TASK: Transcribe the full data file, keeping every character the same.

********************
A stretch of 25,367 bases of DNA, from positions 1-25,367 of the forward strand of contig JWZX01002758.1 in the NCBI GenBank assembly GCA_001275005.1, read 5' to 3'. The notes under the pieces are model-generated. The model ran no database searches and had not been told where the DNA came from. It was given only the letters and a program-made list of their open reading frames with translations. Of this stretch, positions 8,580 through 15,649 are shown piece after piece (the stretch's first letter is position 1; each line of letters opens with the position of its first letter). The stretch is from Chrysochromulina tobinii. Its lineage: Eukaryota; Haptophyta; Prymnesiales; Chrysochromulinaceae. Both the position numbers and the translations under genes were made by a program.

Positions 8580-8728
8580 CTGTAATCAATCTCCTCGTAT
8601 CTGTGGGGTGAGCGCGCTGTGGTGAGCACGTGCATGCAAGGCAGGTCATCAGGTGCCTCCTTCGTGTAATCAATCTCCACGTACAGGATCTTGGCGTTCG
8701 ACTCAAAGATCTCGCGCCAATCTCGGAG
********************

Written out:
A stretch of 25,367 bases of DNA, from positions 1-25,367 of the forward strand of contig JWZX01002758.1 in the NCBI GenBank assembly GCA_001275005.1, read 5' to 3'. The notes under the pieces are model-generated. The model ran no database searches and had not been told where the DNA came from. It was given only the letters and a program-made list of their open reading frames with translations. Of this stretch, positions 8,580 through 15,649 are shown piece after piece (the stretch's first letter is position 1; each line of letters opens with the position of its first letter). The stretch is from Chrysochromulina tobinii. Its lineage: Eukaryota; Haptophyta; Prymnesiales; Chrysochromulinaceae. Both the position numbers and the translations under genes were made by a program.

Positions 8580-8728
8580 CTGTAATCAATCTCCTCGTAT
8601 CTGTGGGGTGAGCGCGCTGTGGTGAGCACGTGCATGCAAGGCAGGTCATCAGGTGCCTCCTTCGTGTAATCAATCTCCACGTACAGGATCTTGGCGTTCG
8701 ACTCAAAGATCTCGCGCCAATCTCGGAG